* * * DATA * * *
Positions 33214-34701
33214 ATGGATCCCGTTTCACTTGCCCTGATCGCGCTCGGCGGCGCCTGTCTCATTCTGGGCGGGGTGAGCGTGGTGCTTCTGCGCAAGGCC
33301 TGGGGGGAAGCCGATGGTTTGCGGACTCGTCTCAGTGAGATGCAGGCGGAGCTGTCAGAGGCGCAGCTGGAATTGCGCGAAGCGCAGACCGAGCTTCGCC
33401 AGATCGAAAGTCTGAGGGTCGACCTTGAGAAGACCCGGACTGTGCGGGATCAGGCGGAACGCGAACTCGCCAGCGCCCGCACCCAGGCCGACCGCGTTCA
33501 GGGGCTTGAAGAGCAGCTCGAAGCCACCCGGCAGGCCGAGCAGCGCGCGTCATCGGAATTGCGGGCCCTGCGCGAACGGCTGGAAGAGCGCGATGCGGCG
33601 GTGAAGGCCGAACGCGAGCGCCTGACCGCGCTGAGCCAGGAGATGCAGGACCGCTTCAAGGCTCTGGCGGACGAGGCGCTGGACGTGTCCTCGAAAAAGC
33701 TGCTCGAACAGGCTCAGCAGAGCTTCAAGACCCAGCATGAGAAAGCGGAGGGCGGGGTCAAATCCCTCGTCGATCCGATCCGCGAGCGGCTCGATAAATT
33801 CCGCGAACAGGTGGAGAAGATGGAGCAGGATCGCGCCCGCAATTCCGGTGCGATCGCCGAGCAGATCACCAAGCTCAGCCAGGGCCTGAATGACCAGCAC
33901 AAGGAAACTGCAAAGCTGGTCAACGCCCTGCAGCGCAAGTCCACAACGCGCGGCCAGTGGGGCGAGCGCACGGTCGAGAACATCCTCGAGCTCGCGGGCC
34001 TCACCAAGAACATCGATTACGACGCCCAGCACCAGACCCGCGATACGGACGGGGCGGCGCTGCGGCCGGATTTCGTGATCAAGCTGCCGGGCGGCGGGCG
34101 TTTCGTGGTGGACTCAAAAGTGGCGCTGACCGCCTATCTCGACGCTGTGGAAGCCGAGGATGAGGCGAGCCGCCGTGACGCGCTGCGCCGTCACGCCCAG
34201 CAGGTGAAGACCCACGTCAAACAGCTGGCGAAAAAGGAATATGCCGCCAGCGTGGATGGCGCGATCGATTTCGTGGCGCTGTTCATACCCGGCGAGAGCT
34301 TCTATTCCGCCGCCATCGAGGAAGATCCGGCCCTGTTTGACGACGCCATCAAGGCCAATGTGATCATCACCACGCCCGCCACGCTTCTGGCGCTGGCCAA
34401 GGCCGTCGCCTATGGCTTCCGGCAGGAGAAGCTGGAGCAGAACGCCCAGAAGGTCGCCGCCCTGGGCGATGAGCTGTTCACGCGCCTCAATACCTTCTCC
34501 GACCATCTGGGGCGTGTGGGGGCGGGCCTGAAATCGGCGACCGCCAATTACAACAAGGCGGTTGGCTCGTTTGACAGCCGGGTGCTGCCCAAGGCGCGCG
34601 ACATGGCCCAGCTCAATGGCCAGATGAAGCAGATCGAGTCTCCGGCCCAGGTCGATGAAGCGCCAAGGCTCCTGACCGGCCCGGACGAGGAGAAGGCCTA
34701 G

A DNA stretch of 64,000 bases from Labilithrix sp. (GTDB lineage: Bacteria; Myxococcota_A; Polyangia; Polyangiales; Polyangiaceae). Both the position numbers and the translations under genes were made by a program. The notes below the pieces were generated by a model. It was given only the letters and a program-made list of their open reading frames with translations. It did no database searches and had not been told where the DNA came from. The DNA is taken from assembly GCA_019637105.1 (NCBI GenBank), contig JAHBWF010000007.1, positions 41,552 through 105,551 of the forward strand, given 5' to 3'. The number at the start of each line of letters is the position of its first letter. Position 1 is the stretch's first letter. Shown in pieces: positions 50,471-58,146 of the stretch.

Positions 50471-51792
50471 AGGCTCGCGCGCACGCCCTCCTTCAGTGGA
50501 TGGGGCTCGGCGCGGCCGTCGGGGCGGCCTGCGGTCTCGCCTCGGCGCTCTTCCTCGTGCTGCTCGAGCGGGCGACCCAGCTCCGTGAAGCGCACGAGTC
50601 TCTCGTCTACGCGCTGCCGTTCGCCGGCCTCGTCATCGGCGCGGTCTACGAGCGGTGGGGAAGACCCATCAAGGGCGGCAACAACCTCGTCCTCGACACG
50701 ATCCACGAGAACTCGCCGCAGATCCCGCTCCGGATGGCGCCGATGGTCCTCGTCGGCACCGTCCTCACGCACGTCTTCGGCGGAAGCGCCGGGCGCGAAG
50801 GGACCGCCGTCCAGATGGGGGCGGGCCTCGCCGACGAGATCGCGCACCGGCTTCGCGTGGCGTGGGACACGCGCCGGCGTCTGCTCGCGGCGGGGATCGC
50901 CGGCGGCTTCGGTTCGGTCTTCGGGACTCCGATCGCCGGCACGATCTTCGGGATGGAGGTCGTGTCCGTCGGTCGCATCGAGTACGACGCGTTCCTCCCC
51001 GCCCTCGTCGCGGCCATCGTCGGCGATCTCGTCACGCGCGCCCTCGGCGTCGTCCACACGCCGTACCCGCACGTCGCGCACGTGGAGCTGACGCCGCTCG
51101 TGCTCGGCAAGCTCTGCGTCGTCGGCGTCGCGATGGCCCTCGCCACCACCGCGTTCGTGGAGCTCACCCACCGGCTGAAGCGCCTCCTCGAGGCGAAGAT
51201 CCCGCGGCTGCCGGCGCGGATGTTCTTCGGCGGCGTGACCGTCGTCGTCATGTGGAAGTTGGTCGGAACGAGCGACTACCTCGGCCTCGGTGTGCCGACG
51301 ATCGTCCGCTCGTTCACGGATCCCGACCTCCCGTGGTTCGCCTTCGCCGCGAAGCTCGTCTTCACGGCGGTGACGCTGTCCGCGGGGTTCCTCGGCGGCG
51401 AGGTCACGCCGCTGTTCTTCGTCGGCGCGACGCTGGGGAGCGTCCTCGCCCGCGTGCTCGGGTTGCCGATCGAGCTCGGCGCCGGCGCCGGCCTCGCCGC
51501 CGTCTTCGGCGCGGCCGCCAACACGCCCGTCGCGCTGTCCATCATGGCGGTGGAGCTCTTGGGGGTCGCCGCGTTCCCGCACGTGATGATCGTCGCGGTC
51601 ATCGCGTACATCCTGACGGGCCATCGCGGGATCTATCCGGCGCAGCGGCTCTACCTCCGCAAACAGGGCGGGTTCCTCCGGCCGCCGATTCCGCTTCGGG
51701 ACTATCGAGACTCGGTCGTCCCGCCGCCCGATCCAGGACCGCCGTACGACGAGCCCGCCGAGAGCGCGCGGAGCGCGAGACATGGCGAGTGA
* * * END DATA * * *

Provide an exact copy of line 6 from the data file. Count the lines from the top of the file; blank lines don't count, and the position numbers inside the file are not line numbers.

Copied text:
33601 GTGAAGGCCGAACGCGAGCGCCTGACCGCGCTGAGCCAGGAGATGCAGGACCGCTTCAAGGCTCTGGCGGACGAGGCGCTGGACGTGTCCTCGAAAAAGC